52 Fridays is a year-long series for equestrian professionals and equine business owners and managers, with marketing and public relations information, ideas, tips, & resources shared here each Friday. New EMAIL blog subscribers receive a ’52 Fridays’ PDF when they sign up; existing subscribers and new RSS FEED & WORDPRESS subscribers can send a request for their own PDF here.
Last week featured several options for designing logos; this week, it’s a friendly heads-up on considerations for logo design.
Remember that how you use your logo affects its success, and it’s best to consider all the variations during the design process, before you waste time and money rolling it out. An experienced graphic designer should be able to discuss these variables with you, but they’re good to be aware of just the same.
- …look good in plain old black & white: Computer-based logo design means endless opportunities for getting carried away with the fabulousity of color choices and design elements available. However, the basics of good logo design mean you should first see if your logo looks great in basic black and white. By all means have a color version, but also have a B&W version, so you can have it when you need it.
- …are scalable & reproducible: This means that your logo should be simple enough that it looks great at all sizes, even teeny-weeny mouse-size (like in a social media avatar, or in the address bar of your browser, to the left of the URL), or blown up big enough to fit a roadside billboard. Many things look great on the computer screen…but are those same images going to look just as good in a newspaper ad, on a grainy fax, or embroidered on a shirt?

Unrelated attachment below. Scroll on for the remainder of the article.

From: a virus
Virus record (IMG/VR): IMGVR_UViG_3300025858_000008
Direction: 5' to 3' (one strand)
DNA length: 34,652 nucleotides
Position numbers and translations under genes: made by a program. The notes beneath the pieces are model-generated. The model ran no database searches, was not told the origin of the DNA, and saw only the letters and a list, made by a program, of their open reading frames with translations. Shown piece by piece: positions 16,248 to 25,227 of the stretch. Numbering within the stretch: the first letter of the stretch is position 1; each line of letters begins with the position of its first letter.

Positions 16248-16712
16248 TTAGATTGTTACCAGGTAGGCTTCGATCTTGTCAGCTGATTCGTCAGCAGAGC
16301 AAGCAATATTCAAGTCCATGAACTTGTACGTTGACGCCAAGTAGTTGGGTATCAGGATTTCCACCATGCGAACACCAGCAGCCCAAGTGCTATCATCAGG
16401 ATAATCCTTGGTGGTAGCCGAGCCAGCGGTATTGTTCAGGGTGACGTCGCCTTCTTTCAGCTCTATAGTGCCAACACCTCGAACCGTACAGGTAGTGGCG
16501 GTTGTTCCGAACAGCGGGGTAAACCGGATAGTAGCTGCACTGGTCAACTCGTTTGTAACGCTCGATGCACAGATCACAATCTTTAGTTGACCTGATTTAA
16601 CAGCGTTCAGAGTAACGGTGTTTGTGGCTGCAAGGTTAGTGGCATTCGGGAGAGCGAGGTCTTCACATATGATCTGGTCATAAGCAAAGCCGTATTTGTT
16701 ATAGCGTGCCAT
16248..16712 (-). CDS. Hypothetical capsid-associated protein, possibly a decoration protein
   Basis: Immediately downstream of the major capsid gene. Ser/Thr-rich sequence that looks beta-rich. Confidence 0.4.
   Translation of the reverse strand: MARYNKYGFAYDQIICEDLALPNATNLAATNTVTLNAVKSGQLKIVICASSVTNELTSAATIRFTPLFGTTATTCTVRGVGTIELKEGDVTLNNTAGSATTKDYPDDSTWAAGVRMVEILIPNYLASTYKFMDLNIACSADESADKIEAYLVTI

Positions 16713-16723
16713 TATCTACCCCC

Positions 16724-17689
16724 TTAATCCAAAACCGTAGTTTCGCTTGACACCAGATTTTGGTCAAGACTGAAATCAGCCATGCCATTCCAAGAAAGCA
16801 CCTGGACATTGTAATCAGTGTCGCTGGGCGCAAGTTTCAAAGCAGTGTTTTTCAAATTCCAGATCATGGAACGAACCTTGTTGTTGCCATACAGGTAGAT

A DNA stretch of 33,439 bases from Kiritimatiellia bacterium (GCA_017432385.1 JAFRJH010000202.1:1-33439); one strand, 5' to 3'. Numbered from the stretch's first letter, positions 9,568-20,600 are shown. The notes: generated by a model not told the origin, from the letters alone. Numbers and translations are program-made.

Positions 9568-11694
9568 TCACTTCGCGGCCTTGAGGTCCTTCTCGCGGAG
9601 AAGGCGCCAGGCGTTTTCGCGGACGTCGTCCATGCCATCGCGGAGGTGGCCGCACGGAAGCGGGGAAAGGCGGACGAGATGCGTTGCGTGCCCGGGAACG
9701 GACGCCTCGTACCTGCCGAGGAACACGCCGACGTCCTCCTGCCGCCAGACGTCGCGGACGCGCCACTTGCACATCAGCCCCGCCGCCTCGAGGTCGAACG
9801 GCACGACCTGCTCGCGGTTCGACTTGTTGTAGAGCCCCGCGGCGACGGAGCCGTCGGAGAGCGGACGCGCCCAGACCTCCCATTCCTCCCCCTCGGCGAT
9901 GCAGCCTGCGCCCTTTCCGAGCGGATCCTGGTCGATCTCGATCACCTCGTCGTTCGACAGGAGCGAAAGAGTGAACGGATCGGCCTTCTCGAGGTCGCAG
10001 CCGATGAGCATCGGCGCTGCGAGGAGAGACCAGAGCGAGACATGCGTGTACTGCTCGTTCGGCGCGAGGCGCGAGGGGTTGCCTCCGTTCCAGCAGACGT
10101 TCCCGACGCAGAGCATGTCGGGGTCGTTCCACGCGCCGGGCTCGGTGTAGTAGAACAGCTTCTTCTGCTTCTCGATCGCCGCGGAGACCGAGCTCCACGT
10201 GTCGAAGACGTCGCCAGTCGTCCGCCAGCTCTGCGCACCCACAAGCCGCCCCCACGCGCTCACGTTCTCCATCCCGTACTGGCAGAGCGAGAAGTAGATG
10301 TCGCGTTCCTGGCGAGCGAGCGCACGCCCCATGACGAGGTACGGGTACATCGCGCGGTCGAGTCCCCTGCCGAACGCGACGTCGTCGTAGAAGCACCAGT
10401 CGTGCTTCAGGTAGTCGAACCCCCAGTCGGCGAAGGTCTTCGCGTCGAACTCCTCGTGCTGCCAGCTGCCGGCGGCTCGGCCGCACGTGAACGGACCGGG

- …are easily recognizable: Does your logo have elements that represent what your equestrian business is about? Does it have your horsebiz name in it? A logo that clearly indicates what you’re up to in your line of work requires less work in terms of branding, too.
- …are logos you own: Be sure you read the fine print about copyright and usage when using logos designed from commonly available design elements. If buying a logo from a designer or marketing agency, be sure your usage rights are clearly spelled out, and guaranteed.
Here are a few articles I found worthwhile in explaining some of the issues and considerations in logo design:
- Considerations in Logo Design from Renaissance Graphic Design
- All About Logo Design from Taoti Creative (note – you might have to bump up the font size to read this one – as with many graphic designers, the modern trend is smaller font size!)
And finally, ask your designer to help you develop a graphic standards guide; this includes elements such as your official logo color data and acceptable variations of how your logo can be used.
Here’s a super, very detailed graphic standards guide from San Diego State University – a guide like this clearly indicates all manner of ways a logo CAN, and CAN’T, be used, and is a helpful document for any future design work since you can just ask designers or marketing folk ‘have I given you our graphic standards manual yet?’
We’re now halfway through the 52 Fridays series – do you have any success stories or marketing tactics inspired by the series you’d like to share? Post your thoughts via the Leave a Comment link below. See you here next Friday for 52 Fridays #27!
Read other posts by clicking on the Sort Posts By Topic dropdown menu to the right and selecting a category, or you can select 52 Fridays to read posts #1 through #25.